Some people have also remained in these areas because of chronic illnesses such as kidney failure or cancer, which make them dependent on dialysis or chemotherapy. Without assurances that they will be able to access these services if they flee to the west of the country or abroad, they are trapped, and their relatives are often trapped with them. The director of Nezabutni, a Ukrainian charitable foundation that supports older people and their carers across the country, told me that even in places that are being heavily bombed, families of people with dementia often choose not to take cover when the alarms sound, as the disorientation and distress provoked by being confined to a crowded bunker each time is simply too traumatic for the most fragile.

They prefer to hope that it was a false alarm than risk an irreversible decompensation of their loved one’s condition. The mayor and residents of Fastiv who, thanks to an impressive mobilisation of volunteers, were already hosting displaced people from nearby occupied towns such as Makarov and Borodianka, were also trying to find a way to evacuate the remaining population from these areas.

Social workers, often middle-aged women with families of their own, we're working 24/7 to try to identify and reach every single person who was stuck at home. Volunteer networks were trying to source medicines in the pharmacies and deliver them to the homes of the stranded, along with food and other essential goods. Staff in old people's homes stayed on duty, even when they were terrified that the fighting was closing in.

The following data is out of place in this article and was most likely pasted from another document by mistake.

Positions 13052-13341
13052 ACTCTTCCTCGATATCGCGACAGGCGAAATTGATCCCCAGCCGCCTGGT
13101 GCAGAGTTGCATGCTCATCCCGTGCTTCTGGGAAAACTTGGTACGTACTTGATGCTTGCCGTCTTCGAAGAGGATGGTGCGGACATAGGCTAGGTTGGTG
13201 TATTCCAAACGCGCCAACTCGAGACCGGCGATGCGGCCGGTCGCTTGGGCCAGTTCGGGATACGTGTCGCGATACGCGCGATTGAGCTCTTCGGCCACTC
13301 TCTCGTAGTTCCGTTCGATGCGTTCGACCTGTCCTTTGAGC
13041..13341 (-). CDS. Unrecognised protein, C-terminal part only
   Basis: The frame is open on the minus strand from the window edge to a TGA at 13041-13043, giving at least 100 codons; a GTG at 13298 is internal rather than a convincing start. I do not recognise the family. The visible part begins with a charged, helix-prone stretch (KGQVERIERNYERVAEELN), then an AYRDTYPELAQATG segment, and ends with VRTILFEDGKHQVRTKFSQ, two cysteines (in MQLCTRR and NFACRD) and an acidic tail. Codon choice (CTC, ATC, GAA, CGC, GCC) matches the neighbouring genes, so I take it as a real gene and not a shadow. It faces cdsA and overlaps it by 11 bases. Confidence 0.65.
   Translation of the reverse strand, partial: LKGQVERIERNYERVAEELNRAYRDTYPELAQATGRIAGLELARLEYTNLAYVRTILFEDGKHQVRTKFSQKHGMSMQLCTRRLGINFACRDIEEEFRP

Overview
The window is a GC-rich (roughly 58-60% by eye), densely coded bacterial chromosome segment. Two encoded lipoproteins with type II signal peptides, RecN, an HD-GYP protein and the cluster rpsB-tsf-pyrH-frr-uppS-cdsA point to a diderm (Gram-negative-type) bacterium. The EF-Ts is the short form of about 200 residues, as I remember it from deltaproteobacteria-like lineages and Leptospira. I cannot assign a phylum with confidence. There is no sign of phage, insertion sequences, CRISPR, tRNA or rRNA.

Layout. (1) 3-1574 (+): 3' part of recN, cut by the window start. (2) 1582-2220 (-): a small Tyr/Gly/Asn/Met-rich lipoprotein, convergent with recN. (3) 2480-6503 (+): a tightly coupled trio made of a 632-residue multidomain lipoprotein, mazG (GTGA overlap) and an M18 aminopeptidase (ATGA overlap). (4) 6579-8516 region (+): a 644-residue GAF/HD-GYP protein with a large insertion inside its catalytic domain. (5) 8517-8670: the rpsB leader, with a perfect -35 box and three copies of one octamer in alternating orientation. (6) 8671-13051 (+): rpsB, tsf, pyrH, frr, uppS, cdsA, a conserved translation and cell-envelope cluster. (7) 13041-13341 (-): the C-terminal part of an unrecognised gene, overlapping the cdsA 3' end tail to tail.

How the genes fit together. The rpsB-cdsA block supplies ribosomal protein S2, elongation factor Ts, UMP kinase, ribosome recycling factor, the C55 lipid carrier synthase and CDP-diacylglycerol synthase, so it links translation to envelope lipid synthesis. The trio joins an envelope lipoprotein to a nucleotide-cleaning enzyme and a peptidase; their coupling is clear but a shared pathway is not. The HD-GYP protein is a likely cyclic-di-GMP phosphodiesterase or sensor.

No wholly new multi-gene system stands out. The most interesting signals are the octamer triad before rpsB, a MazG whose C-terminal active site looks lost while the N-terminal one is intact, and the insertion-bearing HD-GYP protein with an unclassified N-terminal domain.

It is through agility and creativity that an emergency medical organisation like MSF can be most useful in the rapidly changing context of war. Long-term needs are starting to emerge which means that we must engage now, especially in support of all those vulnerable people 'left behind. Dr Natalie Roberts
UKRAINE. Lviv. 27 February 2022. Hundreds of people trying to escape the on-going conflict in Ukraine wait for a train to Poland at the central train station in Lviv.

This mobilisation of civil society that I saw in the region of Kyiv is also being replicated in areas like Chernihiv, Kharkiv and other parts of the east. So, what can organisations like MSF do about this situation? Nine million people in Ukraine are over 60, and many have been isolated since the war began. We need to pay special attention to them and their caregivers.

We can support the evacuation of elderly and disabled people who find themselves close to the front lines to suitable accommodation in safer areas of the country. That same accommodation could house people who have experienced catastrophic trauma in places such as Bucha. MSF can play an important role in collaborating with Ukrainian social services to establish and support these structures and assist with medical evacuations. We can also support volunteer-run pharmacies to ensure that they have adequate supplies of medicines, including those for chronic illnesses.

In addition, MSF is planning to financially and technically support a digital platform developed by Nezabutni which would allow elderly people and their families to benefit from teleconsultations and from access to information on the specific assistance that is available to them, even in such an uncertain and unstable context.